Perhaps John Perry Barlow’s words, keeping with the spirit of independence akin to the founding fathers of the US, put it best in his now famous ‘Declaration of the Independence of Cyberspace’ when he stated:
“Governments of the Industrial World, you weary giants of flesh and steel, I come from Cyberspace, the new home of Mind. On behalf of the future, I ask you of the past to leave us alone. You are not welcome among us. You have no sovereignty where we gather…
Cyberspace does not lie within your borders. Do not think that you can build it, as though it were a public construction project. You cannot. It is an act of nature and it grows itself through our collective actions.”
For those wary of Bitcoin’s pedigree, it may comfort them to know that it emerged directly from a culture of programmers who champion open-source software (also known as free software) like Sir Tim-Berners Lee, who invented the World Wide Web. The ‘shadowy hacker’ label that is sometimes ascribed to Satoshi Nakamoto is fair in some ways because that’s the way he intended it. Satoshi thus embodies all the things that the original Cypherpunks were trying so hard to impress upon us: our fundamental right to privacy. It is Bitcoin’s capacity to protect some aspects of our privacy from GCHQ and the NSA that makes it valuable – to a degree. But it’s more than that. Bitcoin has high utility, and gains some value from its scarcity, but more from its inherently democratic and ethical design.
So whilst Bitcoin may have been conjured from the dark space that bore markets like the Silk Road, Bitcoin is a purist and egalitarian creation by nature of its architecture and implementation. It is not monopoly controlled, it is not a privately backed currency, it is an emergent currency, backed by our increasing understanding of peer to peer networks, and complex mathematics (specifically one-way functions as applied to large prime numbers). It incorporates all the best elements of the crypto-voodoo that the Cypherpunks were so enamoured with, with the crucial proviso that all the cryptography used in its construction belongs firmly in the public domain and is therefore open to peer-review.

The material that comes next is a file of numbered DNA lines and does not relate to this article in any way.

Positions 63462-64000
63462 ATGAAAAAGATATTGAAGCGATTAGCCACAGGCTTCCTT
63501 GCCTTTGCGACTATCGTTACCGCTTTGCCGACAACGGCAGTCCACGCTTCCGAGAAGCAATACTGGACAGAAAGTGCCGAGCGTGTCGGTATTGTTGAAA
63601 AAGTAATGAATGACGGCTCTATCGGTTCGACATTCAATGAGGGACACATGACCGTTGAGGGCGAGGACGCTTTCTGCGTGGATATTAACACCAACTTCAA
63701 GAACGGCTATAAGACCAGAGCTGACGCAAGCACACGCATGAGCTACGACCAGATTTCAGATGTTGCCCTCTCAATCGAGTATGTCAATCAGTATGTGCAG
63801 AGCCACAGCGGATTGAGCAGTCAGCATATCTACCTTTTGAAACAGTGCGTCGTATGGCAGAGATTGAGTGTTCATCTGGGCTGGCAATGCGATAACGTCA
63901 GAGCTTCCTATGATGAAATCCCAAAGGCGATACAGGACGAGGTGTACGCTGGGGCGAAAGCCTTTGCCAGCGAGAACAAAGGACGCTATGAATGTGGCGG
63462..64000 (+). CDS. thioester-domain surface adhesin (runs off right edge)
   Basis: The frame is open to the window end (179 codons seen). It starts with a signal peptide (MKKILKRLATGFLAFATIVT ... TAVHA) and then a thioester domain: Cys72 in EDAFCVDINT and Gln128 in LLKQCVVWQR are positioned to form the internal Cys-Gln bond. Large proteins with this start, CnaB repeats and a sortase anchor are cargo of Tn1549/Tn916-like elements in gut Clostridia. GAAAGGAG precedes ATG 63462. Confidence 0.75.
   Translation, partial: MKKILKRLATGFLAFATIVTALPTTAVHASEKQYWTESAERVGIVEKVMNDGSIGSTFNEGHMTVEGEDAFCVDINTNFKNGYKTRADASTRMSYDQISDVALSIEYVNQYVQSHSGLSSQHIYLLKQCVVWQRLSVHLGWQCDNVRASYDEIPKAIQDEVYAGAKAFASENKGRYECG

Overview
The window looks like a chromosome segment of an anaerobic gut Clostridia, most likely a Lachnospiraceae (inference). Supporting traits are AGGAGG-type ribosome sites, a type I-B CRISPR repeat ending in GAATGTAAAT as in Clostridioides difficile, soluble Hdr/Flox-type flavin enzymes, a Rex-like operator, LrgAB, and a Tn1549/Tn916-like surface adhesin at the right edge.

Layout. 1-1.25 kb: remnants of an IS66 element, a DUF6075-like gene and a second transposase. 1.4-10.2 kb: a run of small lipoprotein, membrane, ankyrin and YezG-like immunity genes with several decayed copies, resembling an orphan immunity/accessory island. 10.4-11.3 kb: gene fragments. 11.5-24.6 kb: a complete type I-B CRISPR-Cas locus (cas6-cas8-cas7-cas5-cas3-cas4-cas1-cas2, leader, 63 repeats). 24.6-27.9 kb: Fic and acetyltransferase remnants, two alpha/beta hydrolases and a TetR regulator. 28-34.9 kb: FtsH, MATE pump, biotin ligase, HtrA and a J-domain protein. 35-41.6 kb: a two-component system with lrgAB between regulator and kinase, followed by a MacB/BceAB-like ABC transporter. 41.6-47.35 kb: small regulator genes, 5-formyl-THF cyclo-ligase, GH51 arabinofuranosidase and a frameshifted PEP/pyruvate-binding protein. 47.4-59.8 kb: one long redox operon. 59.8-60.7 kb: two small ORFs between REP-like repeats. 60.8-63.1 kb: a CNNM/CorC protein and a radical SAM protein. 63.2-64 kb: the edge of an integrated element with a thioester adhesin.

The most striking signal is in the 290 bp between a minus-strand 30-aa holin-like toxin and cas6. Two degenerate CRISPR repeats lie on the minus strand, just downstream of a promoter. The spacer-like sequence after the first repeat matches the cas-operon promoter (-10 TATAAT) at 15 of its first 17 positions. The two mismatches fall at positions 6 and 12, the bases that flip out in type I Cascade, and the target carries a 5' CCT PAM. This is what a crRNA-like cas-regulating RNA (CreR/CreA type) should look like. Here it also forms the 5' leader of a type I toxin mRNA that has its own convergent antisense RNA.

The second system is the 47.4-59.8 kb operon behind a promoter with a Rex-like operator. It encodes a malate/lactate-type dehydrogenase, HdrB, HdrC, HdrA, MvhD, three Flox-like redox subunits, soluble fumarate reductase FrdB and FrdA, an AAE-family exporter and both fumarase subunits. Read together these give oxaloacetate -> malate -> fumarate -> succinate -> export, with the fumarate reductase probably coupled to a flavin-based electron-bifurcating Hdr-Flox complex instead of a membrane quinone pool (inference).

This is of critical importance because it prevents agencies like the NSA or GCHQ being able to insert their own private ‘back doors’ into the algorithms, meaning that transactions can be made anonymously and securely, remaining purely within the domain of the transactors; and this is precisely what is at stake with the current revelations about GCHQ’s TEMPORA program, the NSA’s PRISM program, and their less well known but equally terrifying RAGTIME-P program; capable of mapping an entire person’s life (since 2001) by domains, social, financial and communicative into three dimensions, along a historical time-line.
The technologies that the Cypherpunks have developed over the years; technologies such as TOR, Freenet; I2P, and Bitcoin, lie firmly within an open source ideological framework, and have effectively become tools to defend privacy, against invasive and potentially abusive governments, and ‘Open Source’ is fast becoming a religion in its own right. In a sense, it has philosophical ties to peer-reviewed science: it is open to criticism, and it is therefore open to innovation and advancement.
To make things clearer, the cryptographic roots of Bitcoin stem from the legacy of Ron Rivest, Adi Shamir and Leonard Adelman who pioneered the RSA algorithm (the first commercially available cryptographic algorithm) in 1977, and Whitfield Diffie and Marty Hellman’s ingenious invention of ‘Public Private Key Cryptography‘ in 1976, a method now used in everything from PGP email (now more commonly used in GnuPG) to the Bitcoin network protocol. Both of these cryptographic innovations were closely watched by NSA who initially classified them as threats to national security and therefore as (reclassified) weapons of mass destruction, but they eventually gave up trying to contain them in the late 1990s and early 2000s when both RSA and the Diffie-Hellman-Merkle key exchange were finally and terminally released into the public domain.
It was these two key innovations, and the development of the peer-to-peer network by Shawn Fanning and Shaun Parker with Napster, that allowed Bitcoin to become a reality. They allowed the publicly distributed transaction ledger to be shared amongst a network of honest participants who could all continuously check that the ledger did not include any double spending and had not been tampered with.